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LeoSat Responds to NSF for Antarctic Broadband Network

By | June 14, 2016
      Artist rendition of LeoSat satellites.

      Artist rendition of LeoSat satellites. Photo: LeoSat

      [Via Satellite 06-14-2016] The National Science Foundation (NSF) has invited LeoSat Enterprises, an emerging company with plans to launch a constellation of up to 108 Low-Earth Orbit (LEO) communications satellites, to respond to their Request for Information (RFI) for broadband data communications requirements in the South Pole and throughout the Antarctic continent.

      NSF is an independent federal agency that supports fundamental research and education across all fields of science and engineering. Under a Presidential mandate, NSF manages the U.S. Antarctic Program, through which it coordinates all U.S. research on the Southernmost Continent and the surrounding ocean, funds scientists at institutions nationwide to carry out fieldwork and provides the logistical support for that fieldwork.

      Data communication to and from the Polar regions is challenging and expensive. Building cable networks is hardly feasible from an economic perspective and satellite connections using the traditional GEO arc come at low speed, high costs and operational challenges. For bulk data there is no viable solution and all too often the data needs to be physically carried out to its destination. For research communities this causes serious delays and additional costs.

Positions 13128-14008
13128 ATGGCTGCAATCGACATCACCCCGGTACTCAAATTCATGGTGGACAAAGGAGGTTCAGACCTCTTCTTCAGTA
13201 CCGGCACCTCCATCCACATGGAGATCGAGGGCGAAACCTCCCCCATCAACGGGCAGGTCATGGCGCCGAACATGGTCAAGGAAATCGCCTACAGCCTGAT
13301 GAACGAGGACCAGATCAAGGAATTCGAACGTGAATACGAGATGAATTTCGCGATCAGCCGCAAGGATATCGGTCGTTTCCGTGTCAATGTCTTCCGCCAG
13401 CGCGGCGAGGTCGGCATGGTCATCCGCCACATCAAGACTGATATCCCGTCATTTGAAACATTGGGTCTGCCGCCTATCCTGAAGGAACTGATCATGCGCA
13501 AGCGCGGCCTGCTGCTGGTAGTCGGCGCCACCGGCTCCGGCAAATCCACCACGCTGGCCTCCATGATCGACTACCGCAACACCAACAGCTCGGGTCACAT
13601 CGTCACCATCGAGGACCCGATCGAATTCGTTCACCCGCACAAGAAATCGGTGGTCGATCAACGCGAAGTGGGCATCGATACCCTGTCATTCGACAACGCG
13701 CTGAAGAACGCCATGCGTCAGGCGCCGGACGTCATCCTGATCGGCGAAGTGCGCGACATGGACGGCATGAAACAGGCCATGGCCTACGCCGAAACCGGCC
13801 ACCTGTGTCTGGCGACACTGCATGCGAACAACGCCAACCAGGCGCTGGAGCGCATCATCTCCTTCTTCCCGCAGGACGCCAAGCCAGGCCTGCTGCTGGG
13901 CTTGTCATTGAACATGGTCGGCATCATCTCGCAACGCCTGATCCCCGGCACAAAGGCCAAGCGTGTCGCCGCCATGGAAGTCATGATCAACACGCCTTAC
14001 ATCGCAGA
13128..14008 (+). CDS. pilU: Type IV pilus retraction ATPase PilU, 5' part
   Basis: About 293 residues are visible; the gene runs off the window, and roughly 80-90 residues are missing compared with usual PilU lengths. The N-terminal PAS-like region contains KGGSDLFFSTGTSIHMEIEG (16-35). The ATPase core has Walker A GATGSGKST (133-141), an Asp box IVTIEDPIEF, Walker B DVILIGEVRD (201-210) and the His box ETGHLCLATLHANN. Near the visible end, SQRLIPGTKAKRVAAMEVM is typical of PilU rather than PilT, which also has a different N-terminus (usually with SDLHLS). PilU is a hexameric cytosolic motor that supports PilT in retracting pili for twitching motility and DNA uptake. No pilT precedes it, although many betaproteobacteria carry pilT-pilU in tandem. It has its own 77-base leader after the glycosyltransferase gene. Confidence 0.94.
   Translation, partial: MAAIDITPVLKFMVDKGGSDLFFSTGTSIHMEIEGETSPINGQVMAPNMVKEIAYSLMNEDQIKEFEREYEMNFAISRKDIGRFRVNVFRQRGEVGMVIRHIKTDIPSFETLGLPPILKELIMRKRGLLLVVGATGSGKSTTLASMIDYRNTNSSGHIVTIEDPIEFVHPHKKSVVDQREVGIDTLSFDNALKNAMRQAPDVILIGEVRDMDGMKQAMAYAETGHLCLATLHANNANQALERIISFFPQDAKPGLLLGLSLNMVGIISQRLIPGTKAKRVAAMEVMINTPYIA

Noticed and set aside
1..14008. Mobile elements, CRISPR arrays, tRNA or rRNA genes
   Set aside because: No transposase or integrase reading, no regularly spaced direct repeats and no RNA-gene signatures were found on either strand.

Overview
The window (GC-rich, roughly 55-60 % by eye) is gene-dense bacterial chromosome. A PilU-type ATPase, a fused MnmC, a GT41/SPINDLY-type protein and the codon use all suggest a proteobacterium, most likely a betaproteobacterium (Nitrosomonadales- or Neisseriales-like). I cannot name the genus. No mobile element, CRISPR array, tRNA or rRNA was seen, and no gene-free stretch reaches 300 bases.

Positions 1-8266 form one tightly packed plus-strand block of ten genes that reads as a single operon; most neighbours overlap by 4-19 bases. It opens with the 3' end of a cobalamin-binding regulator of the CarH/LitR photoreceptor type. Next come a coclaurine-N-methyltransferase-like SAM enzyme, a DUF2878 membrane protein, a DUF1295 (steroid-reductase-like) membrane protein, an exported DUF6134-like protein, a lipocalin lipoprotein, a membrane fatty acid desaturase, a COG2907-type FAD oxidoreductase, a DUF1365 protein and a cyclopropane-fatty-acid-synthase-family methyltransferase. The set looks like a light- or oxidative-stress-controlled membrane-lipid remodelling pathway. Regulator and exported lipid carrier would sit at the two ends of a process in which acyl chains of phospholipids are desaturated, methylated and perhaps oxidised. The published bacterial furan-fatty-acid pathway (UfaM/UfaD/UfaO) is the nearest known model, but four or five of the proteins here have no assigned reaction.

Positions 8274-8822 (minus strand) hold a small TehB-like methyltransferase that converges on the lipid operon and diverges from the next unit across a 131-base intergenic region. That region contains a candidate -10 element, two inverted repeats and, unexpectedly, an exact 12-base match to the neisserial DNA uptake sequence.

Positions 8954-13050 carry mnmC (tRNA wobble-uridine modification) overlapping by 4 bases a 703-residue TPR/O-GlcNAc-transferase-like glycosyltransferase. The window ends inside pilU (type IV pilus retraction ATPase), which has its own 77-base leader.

HNSF has reached out to LeoSat with a request to respond to the RFIs to allow the company’s information to be included in NSF’s planning. With the LeoSat network, the satellites will be placed in polar orbits, making the Antarctic region one of its best-served regions.

      “As indeed our satellites are flown in polar planes, there is good fit with NSF’s requirements. In addition, the large data-transmission requirement, which, as per the two RFI’s is in the terabytes per day, can easily be delivered by the constellation that we plan to launch starting 2019. As such, we hope to work with the NSF in an effort to solve their bandwidth requirements in this challenging part of the world,” said LeoSat’s CEO Mark Rigolle.

      When fully operational, LeosSat plan is to provide point-to-point data connections to and from anywhere on Earth without the need for any terrestrial landings or transport. The data would be able to travel in its native form while encrypted and secured from end to end, according to the company.